The central aim of the proposed research is to develop Spatial Frequency Domain Imaging (SFDI) as a method that will provide objective parameters that can be used to non-invasively assess severity of burn wounds. Accurate determination of burn severity and extent, particularly with respect to partial thickness burns, is one of the major challenges that face any clinician or surgeon in deciding course of treatment of burns. The primary method of determining burn depth and severity is bedside clinical assessment and it suffers from being highly subjective. Its accuracy, even by experts, is only 60-80% [1-3]. Thermal burn injuries are clinically classified according to the depth of the injury as superficial, partial thickness or full thickness. Superficial burns are mild, whereby the tissueis capable of regenerating the epidermis. Full thickness injuries involve destruction of the dermal layer causing reduced blood supply that will result in ischemia and necrosis. While both superficial and full-thickness burns are typically readily diagnosed, partial thickness burns, in which a portion of the dermis is destroyed, are more difficult to classify clinically and carry considerable potential for complications. Overestimation of burn depth in partial thickness burns can result in excisional treatment, while underestimation may delay appropriate treatment, increase rate of scarring and infection, and extend duration of hospitalization and increase cost of care, in addition to exacerbating psychological sequelae for the burn patient. We propose to specifically develop SFDI within the context of assessment of burn wounds. SFDI is a wide-field imaging modality, invented at BLI, that employs patterned near infrared illumination and model based analysis methods, enabling rapid quantitative noninvasive determination of the optical properties and chromophore concentrations of tissue including oxygenated and deoxygenated hemoglobin concentration, water fraction, and reduced scattering coefficient. We hypothesize that using the information provided by SFDI, we will be able to develop burn severity indices that will enable rapid objective assessment of burn severity, with particular attention paid to partial thickness burn wounds.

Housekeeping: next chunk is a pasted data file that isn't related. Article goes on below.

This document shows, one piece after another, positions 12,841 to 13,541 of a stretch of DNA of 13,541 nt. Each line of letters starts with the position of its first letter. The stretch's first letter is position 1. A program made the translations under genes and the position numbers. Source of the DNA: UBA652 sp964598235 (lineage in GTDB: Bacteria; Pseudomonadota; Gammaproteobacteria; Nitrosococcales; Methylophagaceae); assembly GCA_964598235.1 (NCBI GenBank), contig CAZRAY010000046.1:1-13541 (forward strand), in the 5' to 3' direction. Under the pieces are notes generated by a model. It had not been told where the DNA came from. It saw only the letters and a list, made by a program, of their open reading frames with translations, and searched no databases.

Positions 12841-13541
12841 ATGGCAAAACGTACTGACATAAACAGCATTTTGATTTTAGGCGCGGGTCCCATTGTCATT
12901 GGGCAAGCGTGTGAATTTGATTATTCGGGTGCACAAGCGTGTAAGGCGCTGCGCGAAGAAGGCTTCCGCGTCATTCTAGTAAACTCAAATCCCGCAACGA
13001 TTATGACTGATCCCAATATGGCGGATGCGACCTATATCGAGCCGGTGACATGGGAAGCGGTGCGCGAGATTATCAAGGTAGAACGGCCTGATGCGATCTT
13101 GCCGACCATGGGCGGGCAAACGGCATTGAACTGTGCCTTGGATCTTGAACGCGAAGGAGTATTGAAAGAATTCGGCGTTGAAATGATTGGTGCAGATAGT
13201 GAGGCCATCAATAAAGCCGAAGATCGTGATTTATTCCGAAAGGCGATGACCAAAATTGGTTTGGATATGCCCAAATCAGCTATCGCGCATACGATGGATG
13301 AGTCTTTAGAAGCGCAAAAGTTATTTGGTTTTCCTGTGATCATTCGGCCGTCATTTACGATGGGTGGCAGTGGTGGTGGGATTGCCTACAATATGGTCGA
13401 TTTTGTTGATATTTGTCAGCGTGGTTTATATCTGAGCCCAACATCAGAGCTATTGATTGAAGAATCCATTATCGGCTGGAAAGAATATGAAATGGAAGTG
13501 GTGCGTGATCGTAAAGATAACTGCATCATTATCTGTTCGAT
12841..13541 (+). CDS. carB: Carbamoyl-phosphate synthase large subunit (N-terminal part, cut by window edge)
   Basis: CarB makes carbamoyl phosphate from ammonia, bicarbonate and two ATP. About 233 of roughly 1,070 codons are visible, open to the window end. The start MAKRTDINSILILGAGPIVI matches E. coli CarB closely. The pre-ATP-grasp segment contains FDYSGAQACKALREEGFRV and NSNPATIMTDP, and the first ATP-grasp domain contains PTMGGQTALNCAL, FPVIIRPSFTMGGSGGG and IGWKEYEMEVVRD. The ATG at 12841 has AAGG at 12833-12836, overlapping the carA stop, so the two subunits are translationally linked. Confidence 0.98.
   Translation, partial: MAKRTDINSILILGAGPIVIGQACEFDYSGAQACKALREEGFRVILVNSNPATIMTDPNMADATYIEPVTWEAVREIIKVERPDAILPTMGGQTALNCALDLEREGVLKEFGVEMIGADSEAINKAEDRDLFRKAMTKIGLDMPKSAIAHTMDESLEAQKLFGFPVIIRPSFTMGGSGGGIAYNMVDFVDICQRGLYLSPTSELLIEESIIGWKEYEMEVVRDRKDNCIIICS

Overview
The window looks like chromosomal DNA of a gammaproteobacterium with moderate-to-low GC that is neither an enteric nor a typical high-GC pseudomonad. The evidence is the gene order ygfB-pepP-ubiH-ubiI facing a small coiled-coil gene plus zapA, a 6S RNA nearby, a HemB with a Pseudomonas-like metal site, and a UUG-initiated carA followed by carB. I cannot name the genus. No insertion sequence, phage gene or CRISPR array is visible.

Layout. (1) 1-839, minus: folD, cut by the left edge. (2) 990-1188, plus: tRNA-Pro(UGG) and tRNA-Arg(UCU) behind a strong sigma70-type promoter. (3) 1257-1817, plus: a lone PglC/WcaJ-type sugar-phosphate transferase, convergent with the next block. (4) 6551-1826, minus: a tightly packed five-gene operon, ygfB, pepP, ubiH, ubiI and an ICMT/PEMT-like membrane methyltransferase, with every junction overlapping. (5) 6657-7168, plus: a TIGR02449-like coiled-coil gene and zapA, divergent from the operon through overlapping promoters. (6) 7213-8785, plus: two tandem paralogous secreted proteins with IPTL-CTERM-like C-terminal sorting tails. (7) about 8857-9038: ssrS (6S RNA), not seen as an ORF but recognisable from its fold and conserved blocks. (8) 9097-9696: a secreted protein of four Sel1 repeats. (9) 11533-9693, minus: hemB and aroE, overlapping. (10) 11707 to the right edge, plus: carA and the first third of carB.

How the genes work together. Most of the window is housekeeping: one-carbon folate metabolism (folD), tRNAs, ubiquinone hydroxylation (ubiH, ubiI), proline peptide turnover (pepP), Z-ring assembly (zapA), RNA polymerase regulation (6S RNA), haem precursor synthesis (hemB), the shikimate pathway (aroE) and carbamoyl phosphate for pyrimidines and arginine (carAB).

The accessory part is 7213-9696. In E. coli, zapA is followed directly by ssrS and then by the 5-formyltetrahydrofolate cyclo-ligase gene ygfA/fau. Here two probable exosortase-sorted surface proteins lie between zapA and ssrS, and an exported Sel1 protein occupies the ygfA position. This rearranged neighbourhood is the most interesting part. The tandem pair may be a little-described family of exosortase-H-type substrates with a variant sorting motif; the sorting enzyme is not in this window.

Specific Aims i nclude 1) Establishment of a Swine Model of Graded Burn Severity, 2) Development of Metrics of Burn Severity based on SFDI Data, 3) Testing &Validation of a Hybrid SFDI instrument that combines both Modulated and Steady State Illumination and 4) Clinical Measurements of Burn Severity using Hybrid SFDI and SFDI derived burn severity metrics. The results of the proposed research will inform future investigations involving SFDI within the domain of burn wounds, with the ultimate objective of developing a technology that will rapidly and noninvasively provide critical insight into the severity and exten of burned tissue. Successful completion of the proposed work will lay the foundation for future longitudinal studies by providing a means for quantifying the response of tissue to new therapies that may reduce severity or extent of wounds or improve rate of healing.
It is estimated that 500,000 people in the U.S. seek treatment from burns annually and more than 45,000 people will have burn injuries severe enough to result in hospitalization. Worldwide, in 2004, the incidence of burns severe enough to require medical attention was 4th among all injuries and approached 11 million people. Currently, burn severity assessment is subjective, depending on the experience of the treating physician. Unfortunately, this leads to considerable misdiagnosis, which in turn, results in increased hospitalization and cost. We will develop and test a novel optical imaging device that has the capability to provide quantitative noninvasive objective assessment of burn wounds which has the potential to improve the assessment of burn wound severity and healing.
|Saager, Rolf B; Quach, Alan; Rowland, Rebecca A et al. (2016) Low-cost tissue simulating phantoms with adjustable wavelength-dependent scattering properties in the visible and infrared ranges. J Biomed Opt 21:67001|